The county of Messinia is located in the southwestern part of the Peloponnese. With countless mesmerizing beaches and historical landmarks, it is ideal not only for those interested in archaeological sites but also for nature lovers. Here are the spots we think you shouldn't miss on your journey to Messinia!
Explore Pylos and its castles
Palaiokastro in Messene - credits: www.elliniko-panorama.gr
The region of Pylos -also known as Navarino- is an area of high natural and archaeological significance. Ancient Pylos was the homeland of the mythical king Nestor.
He was one of the legendary Argonauts, and he accomplished seizing power from king Neleus with the help of the demi-god Hercules.
Nestor appears in a range of ancient Greek myths, such as the one of Centauromachy or the hunt of the Calydonian Boar.
Do not miss the chance to visit the Mycenaean palace of Nestor, mentioned in Homer's Odyssey, located about 9km away from the modern town of Pylos.
Due to its strategic location, Pylos was always a place of continuous conflict. It was a site of utmost importance for the Byzantines, the Venetians, the Genoans, and the Ottomans, a fact that justifies the existence of numerous castles in the area.
Do not miss visiting Palaiokastro, built in the 13th century by Crusaders, or Niokastro, one of the most impressive and well-preserved castles in Greece. Situated on top of the hill of modern-day Pylos, it was built by the Ottomans during the 16th century to protect the south entrance of Navarino Bay.
Additionally, grab the opportunity to visit the small, gothic church found inside the castle!
Discover Voidokoilia beach
Voidokoilia Beach - credits: elgreko/Shutterstock.com
A mesmerizing natural landmark and a Natura 2000 protected natural park, the beach of Voidokoilia -literally translating to 'the belly of the ox'- is a sight not to be missed!
It is believed to be the place where according to Homer, Telemachus, the son of Odysseus, sailed to meet Nestor and Menelaus. Dip into the crystal waters of the Ionian Sea and relax on the white sandy beach!
In case you are feeling adventurous enough, hike to the Cave of Nestor, located at the foot of Palaiokastro, or to the Mycenaean tomb of Thrasymedes, son of Nestor, found on the northern hill of Voidokoilia beach. Do not forget to check out the tiny, beautifully secluded beach of Glossa, a favorite spot for nudists.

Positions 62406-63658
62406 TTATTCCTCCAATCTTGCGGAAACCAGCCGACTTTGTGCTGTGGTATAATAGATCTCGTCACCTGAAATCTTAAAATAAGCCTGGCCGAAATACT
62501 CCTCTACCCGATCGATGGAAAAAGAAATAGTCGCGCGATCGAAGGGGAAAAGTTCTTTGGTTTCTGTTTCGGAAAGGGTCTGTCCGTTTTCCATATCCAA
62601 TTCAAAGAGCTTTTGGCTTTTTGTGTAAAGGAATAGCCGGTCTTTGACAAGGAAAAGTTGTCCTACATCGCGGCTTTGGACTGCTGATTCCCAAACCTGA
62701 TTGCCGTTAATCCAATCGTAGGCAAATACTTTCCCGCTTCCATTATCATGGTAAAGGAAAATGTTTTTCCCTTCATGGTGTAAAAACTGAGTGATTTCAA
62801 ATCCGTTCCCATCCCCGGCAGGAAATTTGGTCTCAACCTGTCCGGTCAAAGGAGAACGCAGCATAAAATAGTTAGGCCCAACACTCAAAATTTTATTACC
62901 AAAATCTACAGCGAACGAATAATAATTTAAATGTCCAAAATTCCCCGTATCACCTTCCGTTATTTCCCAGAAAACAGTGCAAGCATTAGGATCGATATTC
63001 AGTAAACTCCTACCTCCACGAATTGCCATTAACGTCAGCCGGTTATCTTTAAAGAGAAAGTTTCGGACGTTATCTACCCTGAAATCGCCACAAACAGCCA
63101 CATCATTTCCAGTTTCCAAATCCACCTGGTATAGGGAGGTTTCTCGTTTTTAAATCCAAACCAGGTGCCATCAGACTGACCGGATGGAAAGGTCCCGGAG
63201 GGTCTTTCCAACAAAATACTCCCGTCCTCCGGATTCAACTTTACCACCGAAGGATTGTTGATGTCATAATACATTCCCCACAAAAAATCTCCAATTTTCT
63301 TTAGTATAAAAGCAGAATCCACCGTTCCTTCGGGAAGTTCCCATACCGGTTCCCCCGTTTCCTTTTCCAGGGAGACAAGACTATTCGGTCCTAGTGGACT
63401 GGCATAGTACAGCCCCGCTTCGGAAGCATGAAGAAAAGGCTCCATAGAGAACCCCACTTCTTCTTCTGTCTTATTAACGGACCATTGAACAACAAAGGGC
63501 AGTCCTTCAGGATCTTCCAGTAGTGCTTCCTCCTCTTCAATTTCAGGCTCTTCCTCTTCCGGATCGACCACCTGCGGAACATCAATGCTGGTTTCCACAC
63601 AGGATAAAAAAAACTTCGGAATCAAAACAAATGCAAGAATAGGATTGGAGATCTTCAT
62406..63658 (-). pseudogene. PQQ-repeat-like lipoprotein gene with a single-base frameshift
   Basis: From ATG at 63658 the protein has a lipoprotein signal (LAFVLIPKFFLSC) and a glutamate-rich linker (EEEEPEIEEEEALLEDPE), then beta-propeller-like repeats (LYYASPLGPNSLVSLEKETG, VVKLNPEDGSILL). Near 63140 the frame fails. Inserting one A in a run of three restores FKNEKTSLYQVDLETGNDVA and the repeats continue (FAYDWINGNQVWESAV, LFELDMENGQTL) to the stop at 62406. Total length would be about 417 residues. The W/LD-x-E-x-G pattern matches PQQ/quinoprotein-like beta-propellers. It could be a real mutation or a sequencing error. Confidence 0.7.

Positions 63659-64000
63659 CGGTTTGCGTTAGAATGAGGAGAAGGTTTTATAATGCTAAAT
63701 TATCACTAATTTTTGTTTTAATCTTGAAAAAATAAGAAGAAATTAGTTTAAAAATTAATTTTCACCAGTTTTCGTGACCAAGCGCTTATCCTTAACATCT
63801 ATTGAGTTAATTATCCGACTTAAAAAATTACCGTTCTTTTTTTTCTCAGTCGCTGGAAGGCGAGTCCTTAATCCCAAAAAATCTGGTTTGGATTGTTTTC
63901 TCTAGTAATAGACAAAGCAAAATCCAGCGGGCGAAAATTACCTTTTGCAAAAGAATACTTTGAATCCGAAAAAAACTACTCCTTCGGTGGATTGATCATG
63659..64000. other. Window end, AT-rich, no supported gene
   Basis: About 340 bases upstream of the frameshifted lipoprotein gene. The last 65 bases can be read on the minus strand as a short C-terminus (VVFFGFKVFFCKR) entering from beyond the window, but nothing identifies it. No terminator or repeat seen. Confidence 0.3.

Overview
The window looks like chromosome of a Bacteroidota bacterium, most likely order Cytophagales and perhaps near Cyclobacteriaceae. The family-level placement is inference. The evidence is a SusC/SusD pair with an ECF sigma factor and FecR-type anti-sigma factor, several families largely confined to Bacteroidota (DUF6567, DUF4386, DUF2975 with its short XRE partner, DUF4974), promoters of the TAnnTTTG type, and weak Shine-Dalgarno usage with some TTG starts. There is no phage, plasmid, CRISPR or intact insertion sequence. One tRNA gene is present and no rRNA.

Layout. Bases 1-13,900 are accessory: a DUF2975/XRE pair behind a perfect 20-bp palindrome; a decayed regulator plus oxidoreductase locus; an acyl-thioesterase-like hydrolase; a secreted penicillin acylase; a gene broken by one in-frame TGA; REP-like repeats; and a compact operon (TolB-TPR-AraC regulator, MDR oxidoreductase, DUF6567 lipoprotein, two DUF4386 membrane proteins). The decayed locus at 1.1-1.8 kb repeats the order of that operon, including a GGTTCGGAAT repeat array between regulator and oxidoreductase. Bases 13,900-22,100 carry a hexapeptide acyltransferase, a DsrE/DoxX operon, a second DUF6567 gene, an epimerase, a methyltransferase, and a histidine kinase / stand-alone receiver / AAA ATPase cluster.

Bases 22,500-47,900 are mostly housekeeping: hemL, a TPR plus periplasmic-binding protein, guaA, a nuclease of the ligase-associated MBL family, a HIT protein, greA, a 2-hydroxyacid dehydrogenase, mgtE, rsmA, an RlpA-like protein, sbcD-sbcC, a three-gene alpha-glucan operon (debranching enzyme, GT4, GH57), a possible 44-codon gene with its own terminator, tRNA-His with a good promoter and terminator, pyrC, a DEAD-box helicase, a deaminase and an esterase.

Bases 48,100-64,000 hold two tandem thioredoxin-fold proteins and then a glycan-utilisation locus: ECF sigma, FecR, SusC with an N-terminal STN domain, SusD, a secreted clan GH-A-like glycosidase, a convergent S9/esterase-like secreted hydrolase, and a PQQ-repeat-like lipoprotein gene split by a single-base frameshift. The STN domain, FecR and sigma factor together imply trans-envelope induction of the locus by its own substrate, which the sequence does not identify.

Visit the magnificent temple of Apollo Epikourios
This Doric temple is located at the western point of Peloponnese, approximately a 1 ½ hr away car ride from the city of Kalamata.
Built in the middle of the 5th century BC by the great architect Ictinos (one of the Parthenon architects), it was dedicated to Apollo Epikourios (meaning Apollo, the Helper). Famous for its beauty even in antiquity, Pausanias witnessed the temple and dared to compare it only to the one of Athena Alea in Tegea.
Due to its remoteness, the temple of Apollo Epikourios survived through pillaging and destruction over the centuries, to be rediscovered by European travelers only in the 18th century.
In 1812, two archaeologists, Charles R. Cockerell, and Carl H. von Hallerstein, visited the temple, dispatching most of its sculptures and important architectural parts.
The majority is currently exhibited at the British Museum in London.
Find Neda waterfalls
Neda waterfalls - credits: Georgios Tsichlis/Shutterstock.com
Some 40min away from the temple of Apollo, there are the Neda waterfalls, a unique natural park of unmatched beauty. Accessible through paths crossing the densely forested gorge of Neda, they offer a great opportunity for trekking lovers.
As a reward, you will admire the majestic scenery and swim in the natural pools of the waterfalls of River Neda, named after one of the Nymphs that raised Zeus.
A task not for the fainthearted, prepare beforehand for a demanding physical activity and ask the locals for the starting points of the trails.
Visit Methoni castle
Methoni castle - credits: Constantinos Iliopoulos/Shutterstock.com
Methoni castle is located on St. Nicholas cape in southwest Greece. Originally built by crusaders, Methoni was an important trading point during the journey of pilgrims to the Holy Lands.
It is dated to the period of Venetian rule (13th-15th century), and the only connection to the mainland is through a heavily fortified arched bridge.
At the most southern point, an octagonal tower once used as a prison -known as Bourtzi- overwatches the sea passage contributing to the impregnability of the castle.
Wander around the medieval ruins, and after your walk, relax on the beautiful beach of Methoni right next to the monument.
Sail to Sapientza island
Sapientza island - credits: peloponnese.events
One of the two islands of Messenian Oinousses at the southern tip of the Peloponnese, Sapientza is a hidden paradise! With just two inhabitants, the island is a protected natural park full of dense forests and wildlife, such as the indigenous Cretan goat, known as kri-kri.
At the south shores of Sapientza is located the deepest point of the Mediterranean Sea, known as Calypso deep, with a maximum depth of 5.267m.
On the island, you can see a beautiful lighthouse built with the order of Queen Victoria of Britain to guard the sea passage close to a tiny heart-shaped island.
There is only one available beach on Sapientza, Ammos, in the northern part of the island, accessible by small boats sailing from the mainland.
The ancient site of Messene - credits: Benny_Marty/Shutterstock.com
If you want to delve deeper into Greek history and culture, the team at Greeking.me has developed many carefully Greece vacation packages that aim to focus on all of the most fascinating and unique archeological sites that our country has to offer!
Although this beautiful country is saturated with archeological sites that are all mind-blowing in their own way, Messene may just be the most impressive of them all!